This shootout has become legendary. People often draw conclusions from it based on their own biases. Still, the tragedy sheds light on actual defensive handgun effectiveness.

    One suspect had a high capacity rifle while the FBI had 9mm's, .357's, and shotguns. Platt's suppressive fire prevented many agents from returning effective fire and overwhelmed those caught in the open. Fire superiority is a bedrock tactical principle.

    Most pistol cartridges would not have fared better at the time with a cross-torso shot on a man as large as Platt. Since then, handgun ammunition has made great leaps forward, but it is no substitute for sustained fire from rifles."

    This is a very interesting article with many more conclusions found in the rest of the article that concludes that there is no distinct advantage based on a particular handgun cartridge but that the deciding factors are magazine capacity and lower recoil which allows a shooter to put more rounds on target in a shorter time period. Food for thought?

    With more and more states increasingly restricting magazine capacity for civilian self-defense handguns how is this going to affect this section of the population if the above is true? Does the above study show that states that limiting magazine capacity for civilians are putting said civilians safety at risk? Is such legislation a violation of the "equal protection clause"? Interesting?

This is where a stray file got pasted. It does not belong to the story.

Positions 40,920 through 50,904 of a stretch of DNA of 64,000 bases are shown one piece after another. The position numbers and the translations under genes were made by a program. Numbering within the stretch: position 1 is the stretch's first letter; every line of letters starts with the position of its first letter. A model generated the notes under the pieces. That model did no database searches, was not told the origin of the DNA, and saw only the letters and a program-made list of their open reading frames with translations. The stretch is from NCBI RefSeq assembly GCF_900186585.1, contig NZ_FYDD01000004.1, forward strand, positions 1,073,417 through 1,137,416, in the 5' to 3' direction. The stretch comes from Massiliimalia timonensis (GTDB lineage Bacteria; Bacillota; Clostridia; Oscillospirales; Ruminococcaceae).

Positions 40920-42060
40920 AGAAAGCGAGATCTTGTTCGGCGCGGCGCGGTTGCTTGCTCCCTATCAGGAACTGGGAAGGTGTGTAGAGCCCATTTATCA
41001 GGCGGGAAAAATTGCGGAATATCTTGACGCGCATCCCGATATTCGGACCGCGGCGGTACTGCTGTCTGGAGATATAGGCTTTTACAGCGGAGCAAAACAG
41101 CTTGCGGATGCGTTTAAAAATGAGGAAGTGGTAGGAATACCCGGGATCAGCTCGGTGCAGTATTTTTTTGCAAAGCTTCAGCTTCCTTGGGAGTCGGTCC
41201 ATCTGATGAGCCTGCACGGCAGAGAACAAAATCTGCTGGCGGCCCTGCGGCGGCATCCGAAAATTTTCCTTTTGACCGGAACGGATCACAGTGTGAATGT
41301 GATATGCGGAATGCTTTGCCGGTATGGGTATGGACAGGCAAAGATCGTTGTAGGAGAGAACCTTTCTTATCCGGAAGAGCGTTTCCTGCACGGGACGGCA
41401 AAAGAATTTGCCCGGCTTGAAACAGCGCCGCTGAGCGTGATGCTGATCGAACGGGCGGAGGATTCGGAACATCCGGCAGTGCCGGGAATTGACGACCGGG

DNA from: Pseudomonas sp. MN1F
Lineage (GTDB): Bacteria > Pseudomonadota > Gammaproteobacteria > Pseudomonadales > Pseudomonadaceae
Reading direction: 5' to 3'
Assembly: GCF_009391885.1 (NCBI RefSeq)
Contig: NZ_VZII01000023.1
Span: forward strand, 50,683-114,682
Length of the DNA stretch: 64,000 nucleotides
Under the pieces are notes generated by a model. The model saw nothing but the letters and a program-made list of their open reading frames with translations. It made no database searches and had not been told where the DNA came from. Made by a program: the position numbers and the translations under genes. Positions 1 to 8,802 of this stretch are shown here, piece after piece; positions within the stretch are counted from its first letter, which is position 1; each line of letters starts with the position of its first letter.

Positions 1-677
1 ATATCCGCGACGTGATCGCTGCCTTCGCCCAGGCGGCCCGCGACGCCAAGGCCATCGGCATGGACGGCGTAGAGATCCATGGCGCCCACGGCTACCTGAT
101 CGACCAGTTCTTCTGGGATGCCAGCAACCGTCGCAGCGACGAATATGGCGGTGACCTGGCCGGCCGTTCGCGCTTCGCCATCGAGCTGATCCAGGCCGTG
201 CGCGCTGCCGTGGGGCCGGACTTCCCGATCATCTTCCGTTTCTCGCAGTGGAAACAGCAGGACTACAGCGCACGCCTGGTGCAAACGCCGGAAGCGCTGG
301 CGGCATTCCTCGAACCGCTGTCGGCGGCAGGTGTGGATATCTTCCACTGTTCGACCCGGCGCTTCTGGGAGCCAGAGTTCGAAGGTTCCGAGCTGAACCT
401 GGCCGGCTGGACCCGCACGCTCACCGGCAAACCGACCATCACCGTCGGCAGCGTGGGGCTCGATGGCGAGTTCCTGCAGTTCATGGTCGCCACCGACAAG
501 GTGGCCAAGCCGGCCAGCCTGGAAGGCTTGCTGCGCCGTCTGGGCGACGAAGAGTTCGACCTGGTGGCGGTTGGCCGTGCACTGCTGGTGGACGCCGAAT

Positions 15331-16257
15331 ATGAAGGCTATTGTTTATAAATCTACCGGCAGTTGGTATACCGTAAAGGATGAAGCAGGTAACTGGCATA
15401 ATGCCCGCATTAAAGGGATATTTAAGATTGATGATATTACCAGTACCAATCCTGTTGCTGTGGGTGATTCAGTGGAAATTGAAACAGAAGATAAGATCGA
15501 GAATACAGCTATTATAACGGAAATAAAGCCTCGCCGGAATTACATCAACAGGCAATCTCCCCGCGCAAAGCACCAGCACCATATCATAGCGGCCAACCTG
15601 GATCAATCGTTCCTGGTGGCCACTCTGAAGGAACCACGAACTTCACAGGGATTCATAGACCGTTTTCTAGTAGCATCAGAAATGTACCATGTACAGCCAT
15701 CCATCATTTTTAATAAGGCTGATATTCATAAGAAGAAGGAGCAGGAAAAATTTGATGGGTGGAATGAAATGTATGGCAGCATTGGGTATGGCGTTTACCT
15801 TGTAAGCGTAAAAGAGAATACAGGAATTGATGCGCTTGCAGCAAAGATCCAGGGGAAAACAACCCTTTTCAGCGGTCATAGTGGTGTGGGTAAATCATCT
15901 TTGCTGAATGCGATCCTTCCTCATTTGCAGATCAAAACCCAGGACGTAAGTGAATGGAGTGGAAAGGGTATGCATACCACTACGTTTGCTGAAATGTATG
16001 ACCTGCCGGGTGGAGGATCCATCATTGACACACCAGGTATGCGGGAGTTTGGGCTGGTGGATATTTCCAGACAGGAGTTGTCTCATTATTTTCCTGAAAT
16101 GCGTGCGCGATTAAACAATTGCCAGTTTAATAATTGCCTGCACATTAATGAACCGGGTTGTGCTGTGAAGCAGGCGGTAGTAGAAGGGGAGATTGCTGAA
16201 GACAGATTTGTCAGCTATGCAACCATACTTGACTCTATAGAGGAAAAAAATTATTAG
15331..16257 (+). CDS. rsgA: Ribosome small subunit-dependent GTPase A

Should gun rights organizations consider legal action on the basis of the above?
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    VIP Member Array OldVet's Avatar
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    VIP Member Array jmf552's Avatar
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    There is already a case going up the appeals chain regarding the magazine ban in CA, Duncan v. Becerra, that so far, the pro-gun side is ahead on, but now it faces the 9th Circuit. Other circuits and state courts have ruled the magazine bans in place in some states are constitutional. All those arguments are based on the Heller decision, which is based on 2A and 14A. The Duncan case is probably the best hope right now, but I think its future is uncertain.

    I am against mag capacity limits, of course, but I don't think the Miami shootout is any proof that we need bigger magazines. I think it makes a case for having better tactics and better accuracy. Saying that mag capacity makes up for bad shooting is the "spray and pray" theory. The truth is, you can miss with an infinite number of bullets. If there had been a like number of FBI HRT members in Miami instead of those field agents, my guess it would have been resolved with about three shots per bad guy. Also, how many civilian defensive shooters are going to be in a situation like that? It might happen, but it would be extremely rare.